Vocal cords, also called vocal folds, play an important role in how we produce sounds. First there must be air in your lungs, which occurs through the act of inhaling. The air is then pushed through the lungs into your windpipe.
At the top of the windpipe sit your vocal cords, which stay open when breathing and close when you produce sound. As the air gets pushed out of the windpipe, it passes between the vocal cords, causing them to vibrate. This vibration sounds like buzzing. This sound is passed through the throat, nose and mouth, which all work together to change the buzzing into speech.
What Causes Vocal Cord Lesions?
Vocal abuse, which occurs when you use your voice too much or incorrectly, can cause soft swollen spots to form on the vocal cords. Slowly these spots can develop into hard growths called nodules. If left untreated, the nodules will continue to grow larger and stiffen. Polyps are created in the same way, except instead of forming hard growths they are blister-like and can grow faster and larger.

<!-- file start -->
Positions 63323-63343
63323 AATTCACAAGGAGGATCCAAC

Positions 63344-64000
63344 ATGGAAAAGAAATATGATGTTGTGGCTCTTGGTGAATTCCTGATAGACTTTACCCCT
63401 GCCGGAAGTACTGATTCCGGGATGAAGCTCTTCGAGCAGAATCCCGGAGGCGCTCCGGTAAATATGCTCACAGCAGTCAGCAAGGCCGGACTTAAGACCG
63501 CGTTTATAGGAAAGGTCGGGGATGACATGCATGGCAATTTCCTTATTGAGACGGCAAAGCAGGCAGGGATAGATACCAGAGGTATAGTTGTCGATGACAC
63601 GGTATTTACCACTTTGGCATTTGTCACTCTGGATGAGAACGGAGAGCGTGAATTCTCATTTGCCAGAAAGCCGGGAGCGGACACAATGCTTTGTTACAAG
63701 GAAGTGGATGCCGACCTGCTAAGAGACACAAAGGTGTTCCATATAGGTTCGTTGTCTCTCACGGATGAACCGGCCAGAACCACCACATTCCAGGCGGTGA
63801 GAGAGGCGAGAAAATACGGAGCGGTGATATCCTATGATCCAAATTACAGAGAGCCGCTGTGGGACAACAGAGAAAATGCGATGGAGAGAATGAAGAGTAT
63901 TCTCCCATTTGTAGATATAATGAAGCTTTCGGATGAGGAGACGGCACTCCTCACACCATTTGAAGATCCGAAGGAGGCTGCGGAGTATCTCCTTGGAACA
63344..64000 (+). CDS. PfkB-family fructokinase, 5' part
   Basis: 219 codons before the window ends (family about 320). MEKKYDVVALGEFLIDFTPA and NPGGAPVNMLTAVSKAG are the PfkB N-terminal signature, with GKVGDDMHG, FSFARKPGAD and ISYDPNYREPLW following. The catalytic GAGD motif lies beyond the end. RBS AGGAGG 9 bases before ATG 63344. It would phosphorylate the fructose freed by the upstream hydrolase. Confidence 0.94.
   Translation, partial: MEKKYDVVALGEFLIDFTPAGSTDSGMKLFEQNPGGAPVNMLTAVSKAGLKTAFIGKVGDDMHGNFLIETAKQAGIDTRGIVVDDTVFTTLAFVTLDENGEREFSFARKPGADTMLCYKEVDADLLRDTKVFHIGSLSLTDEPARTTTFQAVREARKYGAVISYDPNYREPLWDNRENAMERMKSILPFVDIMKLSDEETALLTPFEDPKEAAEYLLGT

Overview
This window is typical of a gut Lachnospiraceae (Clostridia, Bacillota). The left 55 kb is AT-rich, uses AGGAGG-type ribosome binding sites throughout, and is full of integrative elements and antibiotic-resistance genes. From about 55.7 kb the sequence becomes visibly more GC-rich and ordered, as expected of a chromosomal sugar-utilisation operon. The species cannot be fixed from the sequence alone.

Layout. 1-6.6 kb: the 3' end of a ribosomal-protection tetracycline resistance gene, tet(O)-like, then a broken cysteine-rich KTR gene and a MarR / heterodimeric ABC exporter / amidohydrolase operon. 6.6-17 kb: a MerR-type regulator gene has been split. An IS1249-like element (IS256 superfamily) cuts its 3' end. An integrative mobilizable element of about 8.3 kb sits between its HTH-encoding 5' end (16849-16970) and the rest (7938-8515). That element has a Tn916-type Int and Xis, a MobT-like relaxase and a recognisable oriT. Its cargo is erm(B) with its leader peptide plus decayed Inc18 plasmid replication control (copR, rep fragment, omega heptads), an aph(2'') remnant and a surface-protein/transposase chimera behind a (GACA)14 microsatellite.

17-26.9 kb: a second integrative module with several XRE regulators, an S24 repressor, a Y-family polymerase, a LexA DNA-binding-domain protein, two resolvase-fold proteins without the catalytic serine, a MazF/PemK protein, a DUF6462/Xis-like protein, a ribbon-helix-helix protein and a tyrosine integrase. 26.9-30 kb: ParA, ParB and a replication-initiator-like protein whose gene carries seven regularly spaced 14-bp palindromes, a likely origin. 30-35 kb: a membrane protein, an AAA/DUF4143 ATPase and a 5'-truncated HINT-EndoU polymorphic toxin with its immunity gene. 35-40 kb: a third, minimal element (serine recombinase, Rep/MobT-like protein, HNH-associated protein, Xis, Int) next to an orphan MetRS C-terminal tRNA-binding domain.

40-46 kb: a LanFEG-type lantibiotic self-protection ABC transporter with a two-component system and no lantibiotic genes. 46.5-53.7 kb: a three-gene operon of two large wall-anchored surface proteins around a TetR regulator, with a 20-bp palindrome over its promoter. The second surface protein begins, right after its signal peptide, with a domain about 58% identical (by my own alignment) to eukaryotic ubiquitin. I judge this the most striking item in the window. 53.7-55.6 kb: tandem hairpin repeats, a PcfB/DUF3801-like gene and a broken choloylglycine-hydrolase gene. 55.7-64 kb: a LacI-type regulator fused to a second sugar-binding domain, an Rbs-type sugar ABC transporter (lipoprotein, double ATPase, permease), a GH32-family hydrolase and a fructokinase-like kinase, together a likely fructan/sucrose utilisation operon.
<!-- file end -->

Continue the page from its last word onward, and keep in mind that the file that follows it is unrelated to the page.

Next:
A vocal cord cyst is a firm mass of tissue contained within a membrane. Much like vocal cord polyps and nodules, the size and location of the cysts will directly affect the severity of your hoarseness or other voice problem.
What Are the Symptoms of Vocal Cord Lesions?
These growths can cause hoarseness and a lump-in-the-throat sensation. In order to diagnose a growth on the vocal cord, your doctor will review your medical history and complete a full physical exam, including a voice evaluation. An endoscope may be used to get a closer look at the vocal cords. This procedure involves inserting a thin lighted instrument down your nose or throat.
How Are Vocal Cord Lesions Treated?
Treatment for these growths depends on their size and age. Large or old growths may be removed surgically. Behavioral intervention, specifically learning good vocal hygiene in order to prevent additional vocal abuse, is usually recommended for newer and smaller growths.